What local leaders own Emgold stock?

I’m increasingly wondering how many of our community leaders who support reopening the Idaho-Maryland mine – government, civic or major business advocates – own stock in parent company Emgold?

They obviously would personally benefit if the mine were to win approval to reopen.

As a journalist, I certainly would disclose that. (Most news organizations *require* that if you write about them). Others should too, no matter what their occupation.

Likewise, I suppose, I’d like to hear from mine opponents who are “shorting” the stock – that is, betting it will go down. (A less likely group of people, but who knows?)

I raise this because I’ve been *astounded* at the “conflicts of interest” that routinely go on around here but are not fully disclosed – something I’ve written about before. Living in a “small town” is not an excuse.

Raising the bar on professionalism is a big step toward attracting more professionals to our area.

BTW, I don’t own any Emgold shares. I’m also still on the fence about reopening the mine. It’s much too early in the process to take sides.

Author: jeffpelline

Jeff Pelline is a veteran editor and award-winning journalist - in print and online. He is publisher of Sierra FoodWineArt magazine and its website SierraCulture.com. Jeff covered business and technology for The San Francisco Chronicle for 12 years, and he was a founding editor and Editor of CNET News for eight years, among other positions. Jeff has a bachelor's degree from UC Berkeley and a master's from Northwestern University. His hobbies include sailing, swimming, and trout fishing in the Sierra.

5 thoughts on “What local leaders own Emgold stock?”

  1. ” … I’d like to hear from mine opponents who are “shorting” the stock – that is, betting it will go down. (A less likely group of people, but who knows?)”

    Speaking as a mine opponent myself, I hadn’t thought of this. I could stand to make some serious pennies! (The dollars lie in the other direction).

    “It’s much too early in the process to take sides.”

    Jeff, I respect your determination to stay open-minded on this issue. As a journalist, you are disciplined to do that.

    But — not being a journalist myself — and based on what I’ve found out so far concerning the plethora of incontrovertible, non-mitigable and speciously mitigable downside environmental harms to air, water, traffic and so on, that are sure to result from re-opening the Idaho-Maryland mine, over against the single and extremely dubious benefit of 100 to 400 mine jobs, I’ve definitely taken the side against it. In fact, on the air issue alone, in a county already rated among the top-ten worst in the nation, this opposition is more than justified as well as timely (if not overdue).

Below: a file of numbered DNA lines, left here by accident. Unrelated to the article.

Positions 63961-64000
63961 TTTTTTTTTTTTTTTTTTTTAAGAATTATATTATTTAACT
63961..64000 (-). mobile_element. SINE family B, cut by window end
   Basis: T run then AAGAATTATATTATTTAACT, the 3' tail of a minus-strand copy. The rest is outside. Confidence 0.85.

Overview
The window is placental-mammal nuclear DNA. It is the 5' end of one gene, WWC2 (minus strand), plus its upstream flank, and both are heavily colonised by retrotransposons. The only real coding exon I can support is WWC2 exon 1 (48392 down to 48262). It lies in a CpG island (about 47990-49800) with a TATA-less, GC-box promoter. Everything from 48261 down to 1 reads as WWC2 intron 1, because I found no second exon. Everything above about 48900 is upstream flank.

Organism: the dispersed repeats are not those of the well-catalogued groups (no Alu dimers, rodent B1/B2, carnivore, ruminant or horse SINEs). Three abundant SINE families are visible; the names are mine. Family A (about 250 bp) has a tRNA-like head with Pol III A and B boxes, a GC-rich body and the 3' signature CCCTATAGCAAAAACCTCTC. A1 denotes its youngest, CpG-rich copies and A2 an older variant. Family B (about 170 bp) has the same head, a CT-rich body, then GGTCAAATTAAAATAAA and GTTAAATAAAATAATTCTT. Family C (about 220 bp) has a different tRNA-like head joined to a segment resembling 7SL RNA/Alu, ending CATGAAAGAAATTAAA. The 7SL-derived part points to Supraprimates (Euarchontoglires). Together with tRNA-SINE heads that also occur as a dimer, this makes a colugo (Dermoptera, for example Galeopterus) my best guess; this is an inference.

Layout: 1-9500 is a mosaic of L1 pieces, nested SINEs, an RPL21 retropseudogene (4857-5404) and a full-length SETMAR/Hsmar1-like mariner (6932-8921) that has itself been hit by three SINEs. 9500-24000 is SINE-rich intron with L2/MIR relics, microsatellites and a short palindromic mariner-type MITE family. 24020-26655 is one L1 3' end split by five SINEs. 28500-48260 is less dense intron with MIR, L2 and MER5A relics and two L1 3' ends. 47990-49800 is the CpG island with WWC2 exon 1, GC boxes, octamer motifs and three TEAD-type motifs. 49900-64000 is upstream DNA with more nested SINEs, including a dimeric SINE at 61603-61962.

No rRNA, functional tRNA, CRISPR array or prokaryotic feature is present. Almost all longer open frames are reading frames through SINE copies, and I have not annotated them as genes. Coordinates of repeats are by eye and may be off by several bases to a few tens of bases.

I can only imagine changing to the other side if by some extraordinary and improbable new set of dozens of simultaneous developments, all of these environmental objections could be eliminated at once.

    I would rate the probability of this happy development right up there with the probability we could travel back into the past and get our then teenage son to clean up his room after all, which would definitely be a rip in the fabric of spacetime.

  2. It’s tough to short a penny stock, especially an OTC stock. Not impossible, but the delay with puts and calls can strangle your short.

  3. Thanks for commenting Anna.
    You could only verify if they had a very significant amount, through required regulatory filings. I was hoping one of the community leaders would step up and volunteer, in the interest of transparency. If it were me, I’d disclose this in my writings.

  4. Do they have pretty stock certificates? Those might be worth something some day. What on earth do you have to pay in commissions, and what’s the minimum you can buy?

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